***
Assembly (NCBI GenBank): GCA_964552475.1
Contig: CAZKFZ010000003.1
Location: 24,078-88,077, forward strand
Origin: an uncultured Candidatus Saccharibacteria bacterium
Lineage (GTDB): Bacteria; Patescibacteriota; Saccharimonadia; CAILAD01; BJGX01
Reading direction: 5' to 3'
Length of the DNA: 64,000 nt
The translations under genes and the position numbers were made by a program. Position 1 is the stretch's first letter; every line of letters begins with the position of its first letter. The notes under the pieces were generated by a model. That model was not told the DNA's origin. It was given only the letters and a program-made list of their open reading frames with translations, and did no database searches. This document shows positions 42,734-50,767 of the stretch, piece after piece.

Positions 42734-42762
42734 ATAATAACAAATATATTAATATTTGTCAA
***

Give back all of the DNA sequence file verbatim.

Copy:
Assembly (NCBI GenBank): GCA_964552475.1
Contig: CAZKFZ010000003.1
Location: 24,078-88,077, forward strand
Origin: an uncultured Candidatus Saccharibacteria bacterium
Lineage (GTDB): Bacteria; Patescibacteriota; Saccharimonadia; CAILAD01; BJGX01
Reading direction: 5' to 3'
Length of the DNA: 64,000 nt
The translations under genes and the position numbers were made by a program. Position 1 is the stretch's first letter; every line of letters begins with the position of its first letter. The notes under the pieces were generated by a model. That model was not told the DNA's origin. It was given only the letters and a program-made list of their open reading frames with translations, and did no database searches. This document shows positions 42,734-50,767 of the stretch, piece after piece.

Positions 42734-42762
42734 ATAATAACAAATATATTAATATTTGTCAA